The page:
12 Kanye West: Ye


Next September, it’ll be ten years since Kanye West famously interrupted Taylor Swift’s acceptance speech at the 2009 VMA awards. Which award? Which Taylor Swift song/video/album won? Which work by Beyonce was Kanye so aggrieved didn’t win? Literally nobody knows. And yet I promise you that every person you mention the moment to will be able to do a pitch perfect Kanye West impression from the moment. It was a dumb moment at a dumb musical award that nobody (at least in this country) gives two shiny shits about, and yet that moment of Peak Megalolz was still honestly one of the biggest and most discussed cultural events of the 21st century. Such was (and still is) the cultural cache attached to Mr. West.

While the only real debate about that particular moment focused on whether Kanye West was intentionally being a bit of a doofus in order to ensure maximum megalolz from a tired and boring awards show, or just being, in the words of President Barack Obama, a bit of a ‘jackass’, all the debate centred around Kanye. Taylor was just the disposable pop/country star who was probably just pleased to be mentioned in the same breaths as one of the century’s premiere taste makers and trend setters. Taylor Swift was a bland and incongruous pop nonentity whose roots in the American South meant she was probably right wing if she was even aware enough to have political allegiances. Kanye was the trailblazing icon who had already been responsible for probably the 21st century’s most influential albums and had not long ago caused a furore for claiming “George Bush doesn’t care about black people” during a live television show aimed at helping the victims of Hurricane Katrina*. Taylor Swift in 2009 looked about as insignificant, as dumbly blinking into the lights as a cultural moment careered into them, as Mike Myers had in 2005.


(*George W Bush later said, seriously, that it was the worst moment of his presidency, That’s three US Presidents in a row who have had strong opinions in one way or another on Kanye West)

The moment obviously had an effect on Taylor Swift in outlining how far down the cultural pecking order she was from the real superstars. The amount of records she sold was suddenly meaningless if she wasn’t considered to be eating at pop culture’s top table. She then spent the next decade calculatedly climbing the cultural ladder until she reached the point she’s at now, the cool talking point with her own ‘squad’ and official ‘beefs’. While I wouldn’t go as far as Kanye himself in saying that he “made that bitch famous“, I think if he released a song bragging how he “made that (ahem) woman far more aware of her cultural standing” he might not have been too far off the mark. Taylor Swift transcended her lowbrow roots to such an extent that she had to eventually come out as left wing.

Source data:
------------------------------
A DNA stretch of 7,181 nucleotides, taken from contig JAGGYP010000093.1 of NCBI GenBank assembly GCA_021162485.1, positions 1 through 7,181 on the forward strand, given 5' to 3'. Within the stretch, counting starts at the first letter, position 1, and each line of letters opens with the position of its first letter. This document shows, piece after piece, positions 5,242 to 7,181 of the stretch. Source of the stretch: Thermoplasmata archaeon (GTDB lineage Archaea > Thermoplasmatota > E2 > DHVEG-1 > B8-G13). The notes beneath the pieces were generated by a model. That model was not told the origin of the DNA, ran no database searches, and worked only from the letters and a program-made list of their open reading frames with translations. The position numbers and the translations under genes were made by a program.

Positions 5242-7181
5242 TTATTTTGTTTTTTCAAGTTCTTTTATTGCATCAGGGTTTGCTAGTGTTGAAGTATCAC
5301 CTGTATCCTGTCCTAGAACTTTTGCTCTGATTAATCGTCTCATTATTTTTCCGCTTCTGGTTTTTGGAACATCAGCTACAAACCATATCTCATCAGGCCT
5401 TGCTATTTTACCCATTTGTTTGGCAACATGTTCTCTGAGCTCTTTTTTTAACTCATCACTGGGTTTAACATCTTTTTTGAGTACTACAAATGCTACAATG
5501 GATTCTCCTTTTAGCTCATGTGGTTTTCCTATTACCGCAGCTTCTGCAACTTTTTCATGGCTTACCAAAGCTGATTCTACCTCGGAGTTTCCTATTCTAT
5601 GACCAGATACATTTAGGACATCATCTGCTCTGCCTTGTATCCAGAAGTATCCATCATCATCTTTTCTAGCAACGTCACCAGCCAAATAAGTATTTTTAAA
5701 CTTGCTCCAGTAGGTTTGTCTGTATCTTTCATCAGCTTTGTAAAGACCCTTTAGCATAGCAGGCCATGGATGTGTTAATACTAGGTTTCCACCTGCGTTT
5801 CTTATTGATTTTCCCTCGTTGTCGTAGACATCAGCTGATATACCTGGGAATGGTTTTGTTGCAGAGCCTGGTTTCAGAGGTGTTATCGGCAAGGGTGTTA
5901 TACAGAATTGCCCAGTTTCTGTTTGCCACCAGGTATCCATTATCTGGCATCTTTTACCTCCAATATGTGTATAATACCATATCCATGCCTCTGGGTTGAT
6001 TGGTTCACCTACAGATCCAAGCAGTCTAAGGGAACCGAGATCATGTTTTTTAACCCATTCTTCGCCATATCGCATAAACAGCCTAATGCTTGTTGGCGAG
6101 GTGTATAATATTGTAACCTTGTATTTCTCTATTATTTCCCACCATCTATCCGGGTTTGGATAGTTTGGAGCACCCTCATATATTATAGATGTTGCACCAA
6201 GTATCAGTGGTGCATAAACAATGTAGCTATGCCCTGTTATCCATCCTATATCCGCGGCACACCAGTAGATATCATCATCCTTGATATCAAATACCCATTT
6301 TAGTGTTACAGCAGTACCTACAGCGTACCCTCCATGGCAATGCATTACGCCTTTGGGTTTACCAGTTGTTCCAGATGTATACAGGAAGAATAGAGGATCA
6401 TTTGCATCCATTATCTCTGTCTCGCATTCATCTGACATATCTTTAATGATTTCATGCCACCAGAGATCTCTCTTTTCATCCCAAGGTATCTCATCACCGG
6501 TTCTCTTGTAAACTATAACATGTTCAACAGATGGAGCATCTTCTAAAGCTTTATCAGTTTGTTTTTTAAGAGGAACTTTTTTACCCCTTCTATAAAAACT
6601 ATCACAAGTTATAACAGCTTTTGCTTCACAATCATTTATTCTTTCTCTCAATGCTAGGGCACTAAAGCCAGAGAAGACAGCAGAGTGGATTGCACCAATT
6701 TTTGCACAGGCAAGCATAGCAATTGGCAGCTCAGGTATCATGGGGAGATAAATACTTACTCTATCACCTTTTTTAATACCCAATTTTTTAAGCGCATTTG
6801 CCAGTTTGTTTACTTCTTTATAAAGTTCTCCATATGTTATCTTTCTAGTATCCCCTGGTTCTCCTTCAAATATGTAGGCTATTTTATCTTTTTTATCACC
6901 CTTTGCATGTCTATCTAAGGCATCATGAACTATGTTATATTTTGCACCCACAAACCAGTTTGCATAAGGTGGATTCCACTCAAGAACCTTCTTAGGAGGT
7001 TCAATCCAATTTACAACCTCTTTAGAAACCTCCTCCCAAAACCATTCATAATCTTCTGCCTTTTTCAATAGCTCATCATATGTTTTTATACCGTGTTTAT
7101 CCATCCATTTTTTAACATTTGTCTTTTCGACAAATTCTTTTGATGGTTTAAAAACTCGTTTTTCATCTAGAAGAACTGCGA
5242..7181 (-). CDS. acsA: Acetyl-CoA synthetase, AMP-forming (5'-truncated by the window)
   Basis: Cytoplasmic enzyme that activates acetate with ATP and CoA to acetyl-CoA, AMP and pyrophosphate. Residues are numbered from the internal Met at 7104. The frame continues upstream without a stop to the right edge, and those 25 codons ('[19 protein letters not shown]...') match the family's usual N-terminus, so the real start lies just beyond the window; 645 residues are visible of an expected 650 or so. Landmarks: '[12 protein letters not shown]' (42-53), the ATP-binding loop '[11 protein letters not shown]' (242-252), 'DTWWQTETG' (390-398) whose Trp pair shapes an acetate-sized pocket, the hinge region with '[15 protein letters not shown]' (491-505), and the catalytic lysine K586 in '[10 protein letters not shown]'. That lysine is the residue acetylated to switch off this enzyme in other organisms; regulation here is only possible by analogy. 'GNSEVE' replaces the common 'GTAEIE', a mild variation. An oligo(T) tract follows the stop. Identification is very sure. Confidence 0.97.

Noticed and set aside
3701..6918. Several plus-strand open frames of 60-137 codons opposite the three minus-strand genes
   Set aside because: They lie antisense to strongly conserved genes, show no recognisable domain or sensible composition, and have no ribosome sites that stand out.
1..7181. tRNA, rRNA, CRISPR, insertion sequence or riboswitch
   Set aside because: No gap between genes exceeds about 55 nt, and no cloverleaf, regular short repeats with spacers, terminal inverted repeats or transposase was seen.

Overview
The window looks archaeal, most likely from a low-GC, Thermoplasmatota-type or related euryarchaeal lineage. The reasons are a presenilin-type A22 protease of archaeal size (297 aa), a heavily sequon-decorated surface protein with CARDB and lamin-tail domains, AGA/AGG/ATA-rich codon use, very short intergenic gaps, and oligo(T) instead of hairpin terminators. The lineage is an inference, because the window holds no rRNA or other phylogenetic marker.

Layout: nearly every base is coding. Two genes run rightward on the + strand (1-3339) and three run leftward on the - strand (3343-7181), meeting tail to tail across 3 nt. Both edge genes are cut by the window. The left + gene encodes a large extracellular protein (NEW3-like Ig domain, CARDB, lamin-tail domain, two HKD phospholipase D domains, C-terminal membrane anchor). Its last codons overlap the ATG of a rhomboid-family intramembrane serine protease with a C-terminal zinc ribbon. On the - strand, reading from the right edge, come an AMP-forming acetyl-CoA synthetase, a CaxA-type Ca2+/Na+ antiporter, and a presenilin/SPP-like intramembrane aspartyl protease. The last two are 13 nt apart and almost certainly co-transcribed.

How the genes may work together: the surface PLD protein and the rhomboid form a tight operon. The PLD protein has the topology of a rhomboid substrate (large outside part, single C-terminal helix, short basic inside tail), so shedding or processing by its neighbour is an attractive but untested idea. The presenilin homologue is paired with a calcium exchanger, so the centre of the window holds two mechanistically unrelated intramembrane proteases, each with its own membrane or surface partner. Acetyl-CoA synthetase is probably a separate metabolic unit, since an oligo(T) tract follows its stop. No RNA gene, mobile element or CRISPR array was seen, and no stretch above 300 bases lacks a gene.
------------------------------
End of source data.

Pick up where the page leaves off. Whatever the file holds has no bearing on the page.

Her reluctance until late this year to explicitly embrace left of centre politics was costly to her reputation among taste makers. In the uppermost echelons of pop culture, ‘woke’ liberalism is the only accepted state of mind, and any departures from it are stigmatised. Not long ago, Kanye could have told her that. He had long affirmed his correct liberal stance with lines like “And I’ll never let my son have an ego / He’ll be nice to everyone wherever we go/ I mean I might even make him be Republican / So everybody know he love white people”. He was the wokest of wokes! It can’t have been an easy choice for Taylor to endorse the Democratic candidate in the 2018 mid terms in her home state of Tennessee. She would have known that many of her fans from her home state would naturally be far more Republican minded, but she would have crunched the numbers and seen that keeping silence on politics was doing her cultural status far more harm than disowning the right would. She saw that we were in an era when Jimmy Fallon could massively lose popularity for trying to be unbiased and not hating Donald Trump enough. We are in an era where not explicitly denouncing the right is tantamount to endorsing Trump, and if you’re quiet about it, then you must have something to hide. By October 2018, Swift had seen what an endorsement of Trump can do to an artist’s career.


“There’s so many times when I talk to, like, a white person about this, and they say ‘How can you like Trump? He’s racist’. If someone inspires me and I connect with them, I don’t have to believe in all their policies